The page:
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Each June, The Alzheimer’s Association sponsors Alzheimer’s and Brain Awareness month. The brain is, without a doubt, a very vital organ. Any damage or injury to the brain can be life-altering. Alzheimer’s is the most common form of dementia and is the sixth-leading cause of death in the United States.

The good news is there are things you can do to improve your brain health and specifically nutrition changes that you can make. Understanding a little about the brain and Alzheimer’s disease is helpful as well.

Your brain has many sections responsible for so many activities that happen on a daily basis. From thinking and learning to hearing and smelling, you have a lot of nerve cell networks that work together to communicate and make sure you are able to function normally. When there is an interruption in service or a breakdown in how the cells should function, they lose their ability to do their job properly and eventually die. These changes in the brain are permanent.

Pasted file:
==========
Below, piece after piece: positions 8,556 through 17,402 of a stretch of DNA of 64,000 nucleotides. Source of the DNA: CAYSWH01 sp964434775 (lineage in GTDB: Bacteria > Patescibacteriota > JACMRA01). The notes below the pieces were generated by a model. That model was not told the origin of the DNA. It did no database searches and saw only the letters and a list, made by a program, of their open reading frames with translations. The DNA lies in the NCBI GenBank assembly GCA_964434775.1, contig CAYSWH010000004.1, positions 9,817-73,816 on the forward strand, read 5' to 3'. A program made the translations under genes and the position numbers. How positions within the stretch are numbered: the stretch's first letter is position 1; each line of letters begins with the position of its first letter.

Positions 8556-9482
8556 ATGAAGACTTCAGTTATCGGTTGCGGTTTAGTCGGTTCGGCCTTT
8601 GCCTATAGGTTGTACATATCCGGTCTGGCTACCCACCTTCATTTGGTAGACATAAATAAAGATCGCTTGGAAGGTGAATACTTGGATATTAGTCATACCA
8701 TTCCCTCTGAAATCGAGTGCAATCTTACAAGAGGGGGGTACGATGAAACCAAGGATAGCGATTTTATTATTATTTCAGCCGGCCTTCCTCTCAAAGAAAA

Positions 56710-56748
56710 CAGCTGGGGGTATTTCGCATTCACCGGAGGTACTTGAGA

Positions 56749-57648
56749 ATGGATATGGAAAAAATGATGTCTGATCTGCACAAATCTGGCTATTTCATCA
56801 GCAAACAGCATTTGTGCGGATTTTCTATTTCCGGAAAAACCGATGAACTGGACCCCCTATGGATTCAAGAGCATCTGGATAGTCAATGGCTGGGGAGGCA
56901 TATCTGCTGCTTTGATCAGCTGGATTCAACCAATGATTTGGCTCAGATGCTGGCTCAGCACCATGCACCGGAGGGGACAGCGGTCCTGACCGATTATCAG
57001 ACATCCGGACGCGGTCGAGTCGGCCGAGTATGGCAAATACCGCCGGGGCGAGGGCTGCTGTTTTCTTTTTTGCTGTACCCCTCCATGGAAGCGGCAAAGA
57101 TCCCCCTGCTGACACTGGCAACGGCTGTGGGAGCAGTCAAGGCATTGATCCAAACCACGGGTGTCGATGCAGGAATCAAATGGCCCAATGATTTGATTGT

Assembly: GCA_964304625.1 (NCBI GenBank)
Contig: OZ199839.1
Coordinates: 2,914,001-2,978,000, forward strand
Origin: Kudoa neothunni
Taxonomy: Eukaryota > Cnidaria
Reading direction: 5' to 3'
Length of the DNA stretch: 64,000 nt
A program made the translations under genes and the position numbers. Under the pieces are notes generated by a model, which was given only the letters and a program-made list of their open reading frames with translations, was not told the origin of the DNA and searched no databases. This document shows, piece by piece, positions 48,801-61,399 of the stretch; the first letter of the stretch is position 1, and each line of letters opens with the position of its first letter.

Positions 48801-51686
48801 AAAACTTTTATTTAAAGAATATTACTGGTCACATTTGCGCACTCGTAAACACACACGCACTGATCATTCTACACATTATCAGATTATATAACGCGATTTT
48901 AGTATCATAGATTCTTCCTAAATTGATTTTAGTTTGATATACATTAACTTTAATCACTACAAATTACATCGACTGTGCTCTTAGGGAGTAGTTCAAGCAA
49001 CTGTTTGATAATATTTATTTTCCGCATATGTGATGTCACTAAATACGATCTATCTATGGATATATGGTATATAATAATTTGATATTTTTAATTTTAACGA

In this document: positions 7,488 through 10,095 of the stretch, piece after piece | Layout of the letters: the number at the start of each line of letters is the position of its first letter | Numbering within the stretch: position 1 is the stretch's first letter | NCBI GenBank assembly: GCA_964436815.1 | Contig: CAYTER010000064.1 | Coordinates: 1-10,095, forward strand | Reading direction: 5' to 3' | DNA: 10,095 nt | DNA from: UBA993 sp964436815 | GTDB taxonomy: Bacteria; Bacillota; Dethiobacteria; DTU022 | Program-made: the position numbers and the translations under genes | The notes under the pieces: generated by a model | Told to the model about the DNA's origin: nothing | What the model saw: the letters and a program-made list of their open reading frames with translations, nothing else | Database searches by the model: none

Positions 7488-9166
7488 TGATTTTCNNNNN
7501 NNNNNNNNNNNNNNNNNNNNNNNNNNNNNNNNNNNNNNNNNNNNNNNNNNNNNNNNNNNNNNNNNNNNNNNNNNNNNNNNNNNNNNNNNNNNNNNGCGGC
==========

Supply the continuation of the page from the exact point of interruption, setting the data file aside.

Alzheimer’s is a type of dementia that causes problems with memory, thinking and even behavior. Symptoms of this disease usually develop slowly and progress over time.

Once diagnosed, a person with Alzheimer’s lives an average of four to eight years but can live as long as 20 years.

The most common early symptom of Alzheimer’s is difficulty remembering newly learned information. Typically, Alzheimer’s first affects the portion of your brain responsible for learning. As it progresses through other parts of the brain, symptoms become more severe. These symptoms can include disorientation, behavior and mood changes, worsening confusion about places, times and events, paranoia or unfounded suspicions about family, friends or caregivers and eventually difficulty speaking, swallowing or walking.